Under Federal Law, there is no restriction as to who may or may not train a service dog, however, there are multiple elements to consider…
Do you know how to choose the most appropriate dog to become a service dog?
Over 60% of the dogs that start out in professional training programs, do not pass resulting in them being adopted out. These are dogs being trained by professionals that still didn’t make it. Not every dog has all the characteristics necessary to be a service dog. They must be large enough, brave enough, and intelligent enough to do the job. They can never present a public safety threat and must be able to perform their tasks 90% of the time or more despite being in crowds, stores, or any unusual environment. If your chosen dog doesn’t make it, are you prepared to rehome him/or her after spending a year or more in training and start over with a new dog in hopes the next one will pass the rigorous training?
Do you have experience doing some of the most advanced dog training skills?
Most pet dog trainers, military dog trainers, police dog trainers, etc., have never trained service dogs or studied disabilities. As a result, we created a college accredited 2.5-year program to teach apprentices how to become service dog trainers. There are multiple components to training a service dog that are not part of training for other types of disciplines, therefore most trainers or individuals would not know how to train a dog to alert on a certain high or low for diabetes, or alert in advance for a seizure, or how to know when to hit an emergency help button if you were incapacitated or an elevator button, or wake someone from a night terror, etc. Even if you get through the house manners, confidence building, socialization, basic obedience, public access practice, etc. and your dog can pass all these components, are you able to teach him the required advanced tasks that legally qualify him/her to be a service dog?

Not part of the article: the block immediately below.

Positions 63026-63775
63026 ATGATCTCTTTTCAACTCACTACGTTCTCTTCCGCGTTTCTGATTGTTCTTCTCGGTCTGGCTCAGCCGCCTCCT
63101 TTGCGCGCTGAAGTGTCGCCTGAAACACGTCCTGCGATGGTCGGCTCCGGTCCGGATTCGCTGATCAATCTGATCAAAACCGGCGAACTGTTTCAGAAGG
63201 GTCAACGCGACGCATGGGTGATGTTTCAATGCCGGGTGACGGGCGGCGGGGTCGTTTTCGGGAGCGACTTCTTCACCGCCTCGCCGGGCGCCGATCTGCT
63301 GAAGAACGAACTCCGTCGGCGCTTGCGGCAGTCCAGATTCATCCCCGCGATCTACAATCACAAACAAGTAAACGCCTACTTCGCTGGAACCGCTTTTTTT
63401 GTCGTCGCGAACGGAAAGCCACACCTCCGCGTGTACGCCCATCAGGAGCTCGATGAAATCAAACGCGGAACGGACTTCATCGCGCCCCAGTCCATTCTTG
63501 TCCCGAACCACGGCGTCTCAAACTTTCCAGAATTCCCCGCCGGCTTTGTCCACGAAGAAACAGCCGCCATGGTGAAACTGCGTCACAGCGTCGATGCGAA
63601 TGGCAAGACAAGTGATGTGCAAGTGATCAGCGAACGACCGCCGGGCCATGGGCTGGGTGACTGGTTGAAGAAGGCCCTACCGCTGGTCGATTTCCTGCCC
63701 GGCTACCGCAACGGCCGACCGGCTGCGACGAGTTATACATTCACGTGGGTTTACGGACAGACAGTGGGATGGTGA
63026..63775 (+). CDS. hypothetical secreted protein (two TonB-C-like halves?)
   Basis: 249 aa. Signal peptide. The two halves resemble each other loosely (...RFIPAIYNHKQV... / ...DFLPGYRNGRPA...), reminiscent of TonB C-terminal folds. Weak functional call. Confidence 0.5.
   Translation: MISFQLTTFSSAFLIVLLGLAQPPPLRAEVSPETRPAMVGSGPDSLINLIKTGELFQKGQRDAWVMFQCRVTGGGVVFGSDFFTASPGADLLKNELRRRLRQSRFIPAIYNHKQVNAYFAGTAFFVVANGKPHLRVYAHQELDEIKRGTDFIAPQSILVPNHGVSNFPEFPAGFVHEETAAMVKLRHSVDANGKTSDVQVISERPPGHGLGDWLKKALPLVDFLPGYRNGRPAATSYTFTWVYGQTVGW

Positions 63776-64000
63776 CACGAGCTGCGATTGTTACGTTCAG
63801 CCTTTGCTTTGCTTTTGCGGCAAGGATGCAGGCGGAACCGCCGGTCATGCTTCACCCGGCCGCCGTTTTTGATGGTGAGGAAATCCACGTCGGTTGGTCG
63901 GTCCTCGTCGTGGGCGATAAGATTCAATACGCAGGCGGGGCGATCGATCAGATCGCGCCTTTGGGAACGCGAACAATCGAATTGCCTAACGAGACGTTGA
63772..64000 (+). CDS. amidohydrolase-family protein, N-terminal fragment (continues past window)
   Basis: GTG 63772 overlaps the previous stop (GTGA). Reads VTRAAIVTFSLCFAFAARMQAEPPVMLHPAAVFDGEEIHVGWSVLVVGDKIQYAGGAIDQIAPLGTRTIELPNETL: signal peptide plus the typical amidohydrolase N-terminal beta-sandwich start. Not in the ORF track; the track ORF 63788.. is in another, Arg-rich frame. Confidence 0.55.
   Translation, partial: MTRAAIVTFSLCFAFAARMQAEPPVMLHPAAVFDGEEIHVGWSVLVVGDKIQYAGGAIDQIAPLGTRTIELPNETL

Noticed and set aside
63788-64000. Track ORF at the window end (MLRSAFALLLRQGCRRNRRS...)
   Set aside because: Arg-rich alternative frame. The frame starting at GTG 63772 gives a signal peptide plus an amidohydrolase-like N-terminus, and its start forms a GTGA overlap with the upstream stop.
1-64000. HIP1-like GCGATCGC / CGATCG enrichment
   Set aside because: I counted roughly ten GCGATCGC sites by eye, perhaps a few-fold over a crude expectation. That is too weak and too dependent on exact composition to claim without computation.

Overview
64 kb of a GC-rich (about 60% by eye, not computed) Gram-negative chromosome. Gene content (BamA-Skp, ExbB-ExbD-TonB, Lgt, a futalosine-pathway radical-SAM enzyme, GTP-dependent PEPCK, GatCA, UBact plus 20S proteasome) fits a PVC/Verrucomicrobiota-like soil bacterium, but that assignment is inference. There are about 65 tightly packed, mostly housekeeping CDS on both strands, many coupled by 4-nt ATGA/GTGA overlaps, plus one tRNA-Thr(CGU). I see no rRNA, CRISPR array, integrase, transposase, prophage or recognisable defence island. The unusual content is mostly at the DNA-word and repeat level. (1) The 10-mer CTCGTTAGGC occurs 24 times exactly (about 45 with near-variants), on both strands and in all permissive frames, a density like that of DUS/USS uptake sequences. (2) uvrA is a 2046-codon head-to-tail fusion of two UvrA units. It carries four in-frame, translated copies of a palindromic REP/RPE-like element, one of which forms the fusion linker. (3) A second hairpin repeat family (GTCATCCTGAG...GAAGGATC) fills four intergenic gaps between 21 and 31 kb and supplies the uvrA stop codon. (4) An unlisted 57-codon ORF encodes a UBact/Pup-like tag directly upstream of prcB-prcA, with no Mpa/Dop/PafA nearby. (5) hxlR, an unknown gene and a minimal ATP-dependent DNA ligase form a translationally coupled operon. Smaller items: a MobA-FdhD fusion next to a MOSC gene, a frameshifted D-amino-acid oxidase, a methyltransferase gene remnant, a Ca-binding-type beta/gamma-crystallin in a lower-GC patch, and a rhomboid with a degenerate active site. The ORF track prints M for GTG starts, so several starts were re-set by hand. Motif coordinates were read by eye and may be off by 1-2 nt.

Are you familiar with ADA and state laws, HUD, DOT, VA, DOD, and DOT regulations?
The service dog laws and regulations are very convoluted and confusing even for attorneys and judicial systems, thus we teach the law to hundreds of various professional groups every year, as well as all the teams we pair. Are you prepared to know when your rights are being violated or if you are violating the rights of someone else or a business? Do you know that certain laws vary from state to state? Did you know that churches, cruise lines and other countries are exempt or do not recognize our laws and regulations?
Do you know the proper etiquette expected of a dog in public?
There are high expectations of a properly trained service dog in public. A service dog should basically be invisible unless they need to perform a task. There are rules regarding being in restaurants, grocery stores, airplanes, etc. in which your dog must behave accordingly. Are you familiar with and is your dog trained to these expectations?
Sadly, these are just a few of the variables that make training your own service dog very challenging. The advantage of going through a professional organization is that all these things are handled for you, we bare all the expenses of raising and training the dog and then donate them to qualified recipients. The disadvantage is that most credible organizations have very long waiting lists.
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